, although at the end of his life, in 814, his son Louis was the only survivor and succeeded his father as ruler of the empire. Family conflict erupted in the rebellions of Louis’s three older sons, particularly after the allocation of territory to Charles the Bald, Louis’s six-year-old son by his second wife, Judith, in 829. 13 Following Louis’s death, in 840, the Treaty of Verdun split the Frankish Empire into three major parts: in 843 Charles the Bald was allocated the west, Louis the German the territories east of the Rhine and Lothar a Middle Kingdom; in 855 this

in Neighbours and strangers
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Gottschalk of Orbais and the predestination controversy in the archdiocese of Rheims
Matthew Bryan Gillis

of the martyrs Crispin and Crispinian who were believed in the ninth century to have suffered their passions – including being thrown into boiling pitch, lard and oil – at nearby Soissons. 50 Gottschalk, as a missionary-turned-Christianiser now persecuted within the Frankish empire for defending divine truths, seems to have viewed himself as much like these ancient martyrs who endured Roman persecution. As Ian Wood has shown, Carolingian hagiographers such as Alcuin and Rimbert emphasised the miraculous in conversions and Gottschalk envisioned this miracle as a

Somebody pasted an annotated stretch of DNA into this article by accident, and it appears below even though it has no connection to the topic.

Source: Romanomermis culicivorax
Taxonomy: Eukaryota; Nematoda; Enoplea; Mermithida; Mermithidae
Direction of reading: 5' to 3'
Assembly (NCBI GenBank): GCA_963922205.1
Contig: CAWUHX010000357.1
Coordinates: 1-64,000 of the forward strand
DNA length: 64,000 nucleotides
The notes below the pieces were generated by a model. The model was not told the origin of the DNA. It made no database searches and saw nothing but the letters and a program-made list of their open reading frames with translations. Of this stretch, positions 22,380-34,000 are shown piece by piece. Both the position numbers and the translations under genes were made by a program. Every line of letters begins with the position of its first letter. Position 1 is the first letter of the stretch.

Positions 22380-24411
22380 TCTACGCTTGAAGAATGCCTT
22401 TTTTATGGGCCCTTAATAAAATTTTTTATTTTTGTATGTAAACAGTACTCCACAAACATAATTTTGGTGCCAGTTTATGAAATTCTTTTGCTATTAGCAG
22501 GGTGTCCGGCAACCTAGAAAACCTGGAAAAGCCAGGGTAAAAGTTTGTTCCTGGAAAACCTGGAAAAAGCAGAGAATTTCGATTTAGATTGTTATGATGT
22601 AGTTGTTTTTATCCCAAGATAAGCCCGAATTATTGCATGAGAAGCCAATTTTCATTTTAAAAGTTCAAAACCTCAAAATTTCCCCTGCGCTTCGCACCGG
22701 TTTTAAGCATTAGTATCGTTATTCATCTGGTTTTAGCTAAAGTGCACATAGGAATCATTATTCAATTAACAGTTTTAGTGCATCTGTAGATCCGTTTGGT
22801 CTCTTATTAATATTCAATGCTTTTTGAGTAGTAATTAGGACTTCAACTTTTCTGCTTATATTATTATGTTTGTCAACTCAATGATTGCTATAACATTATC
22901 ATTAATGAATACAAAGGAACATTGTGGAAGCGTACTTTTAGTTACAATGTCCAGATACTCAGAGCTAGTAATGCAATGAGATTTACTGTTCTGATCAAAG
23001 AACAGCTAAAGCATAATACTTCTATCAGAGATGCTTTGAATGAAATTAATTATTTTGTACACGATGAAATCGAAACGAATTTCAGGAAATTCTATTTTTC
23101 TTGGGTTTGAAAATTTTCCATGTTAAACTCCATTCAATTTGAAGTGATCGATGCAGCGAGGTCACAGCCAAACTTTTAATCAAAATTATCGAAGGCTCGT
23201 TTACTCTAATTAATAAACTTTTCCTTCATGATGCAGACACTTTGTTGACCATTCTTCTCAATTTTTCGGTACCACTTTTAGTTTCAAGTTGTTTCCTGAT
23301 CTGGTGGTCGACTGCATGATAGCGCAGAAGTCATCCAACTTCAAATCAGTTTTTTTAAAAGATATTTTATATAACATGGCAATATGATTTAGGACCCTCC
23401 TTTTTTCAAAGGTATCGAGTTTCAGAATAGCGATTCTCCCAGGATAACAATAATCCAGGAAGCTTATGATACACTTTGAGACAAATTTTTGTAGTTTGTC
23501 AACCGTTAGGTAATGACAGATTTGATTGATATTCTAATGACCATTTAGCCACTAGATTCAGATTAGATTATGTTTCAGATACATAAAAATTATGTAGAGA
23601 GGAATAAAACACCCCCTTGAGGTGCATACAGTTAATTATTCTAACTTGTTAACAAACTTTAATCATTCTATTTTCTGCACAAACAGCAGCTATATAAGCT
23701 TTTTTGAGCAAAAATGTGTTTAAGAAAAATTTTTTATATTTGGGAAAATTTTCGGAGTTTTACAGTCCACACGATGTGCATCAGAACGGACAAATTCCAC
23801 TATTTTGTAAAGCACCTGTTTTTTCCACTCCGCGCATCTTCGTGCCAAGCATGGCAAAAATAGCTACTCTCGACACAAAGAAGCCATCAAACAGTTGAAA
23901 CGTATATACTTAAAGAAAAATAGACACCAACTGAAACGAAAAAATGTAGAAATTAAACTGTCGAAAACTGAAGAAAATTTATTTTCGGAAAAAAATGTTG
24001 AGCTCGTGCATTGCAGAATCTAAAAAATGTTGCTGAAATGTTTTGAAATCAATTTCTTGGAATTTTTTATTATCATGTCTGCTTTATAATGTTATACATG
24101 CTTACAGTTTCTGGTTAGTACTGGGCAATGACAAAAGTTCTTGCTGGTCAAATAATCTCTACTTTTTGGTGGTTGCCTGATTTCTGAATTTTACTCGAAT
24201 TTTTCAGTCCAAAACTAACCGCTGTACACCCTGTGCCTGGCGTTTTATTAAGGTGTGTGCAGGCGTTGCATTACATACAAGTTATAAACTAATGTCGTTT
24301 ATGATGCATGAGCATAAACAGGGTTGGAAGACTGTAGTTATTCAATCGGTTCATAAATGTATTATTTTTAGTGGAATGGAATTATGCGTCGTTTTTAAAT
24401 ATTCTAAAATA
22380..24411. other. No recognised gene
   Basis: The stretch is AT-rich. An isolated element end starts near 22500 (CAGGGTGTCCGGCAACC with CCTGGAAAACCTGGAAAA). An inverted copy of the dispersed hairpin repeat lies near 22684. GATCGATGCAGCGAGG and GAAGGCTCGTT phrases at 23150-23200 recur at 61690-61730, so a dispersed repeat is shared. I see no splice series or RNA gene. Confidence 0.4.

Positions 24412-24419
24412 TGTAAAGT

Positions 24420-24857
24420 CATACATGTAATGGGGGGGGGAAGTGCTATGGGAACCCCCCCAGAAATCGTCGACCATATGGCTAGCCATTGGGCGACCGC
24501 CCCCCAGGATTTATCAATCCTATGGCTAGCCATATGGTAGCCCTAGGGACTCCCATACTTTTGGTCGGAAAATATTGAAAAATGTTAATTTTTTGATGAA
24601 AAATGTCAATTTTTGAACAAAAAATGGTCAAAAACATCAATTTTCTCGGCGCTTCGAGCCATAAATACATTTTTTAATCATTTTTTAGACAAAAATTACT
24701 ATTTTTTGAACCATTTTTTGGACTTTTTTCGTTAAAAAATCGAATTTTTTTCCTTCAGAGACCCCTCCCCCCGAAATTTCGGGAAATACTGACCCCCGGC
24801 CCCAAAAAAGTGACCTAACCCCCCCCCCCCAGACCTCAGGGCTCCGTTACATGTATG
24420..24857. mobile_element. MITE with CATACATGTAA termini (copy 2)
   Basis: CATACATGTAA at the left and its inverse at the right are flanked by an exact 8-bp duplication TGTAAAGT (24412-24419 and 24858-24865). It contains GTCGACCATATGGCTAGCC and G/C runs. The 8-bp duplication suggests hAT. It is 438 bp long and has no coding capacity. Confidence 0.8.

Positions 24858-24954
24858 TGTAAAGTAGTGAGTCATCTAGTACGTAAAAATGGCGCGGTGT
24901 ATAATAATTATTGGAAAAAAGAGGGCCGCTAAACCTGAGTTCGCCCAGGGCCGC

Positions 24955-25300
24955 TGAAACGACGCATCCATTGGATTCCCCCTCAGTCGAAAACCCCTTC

in Hincmar of Rheims
Kriston R. Rennie

-Denis’. 118 This pattern of monastic exemption becomes more apparent under Louis the Pious (814–40), whose dedication to Benedictine reform effectively conferred royal protection and grants of immunity to monasteries throughout the Frankish Empire. 119 When Charles the Bald granted privileges to Flavigny in 849, moreover, he stated very clearly that the monastery’s dominium no longer belonged to the diocesan bishop. Rather, it was emphatically placed under the king’s protection ( tuitio ), immunity ( immunitas ), and defence ( defensio ). 120

in Freedom and protection
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Kriston R. Rennie

, John’s contribution to the growth of monastic exemption was both important and significant. The constitutive element of protection ( tuitio ) in his exemption charters served to bolster the papacy’s position in granting and restricting specific right and freedoms within the ecclesiastical structure. For many French monasteries, the prospect of exemption was all the more accessible with John VIII’s physical presence in their lands. 101 The instability of the Frankish Empire – and the resulting insecurity of the apostolic see in the wake of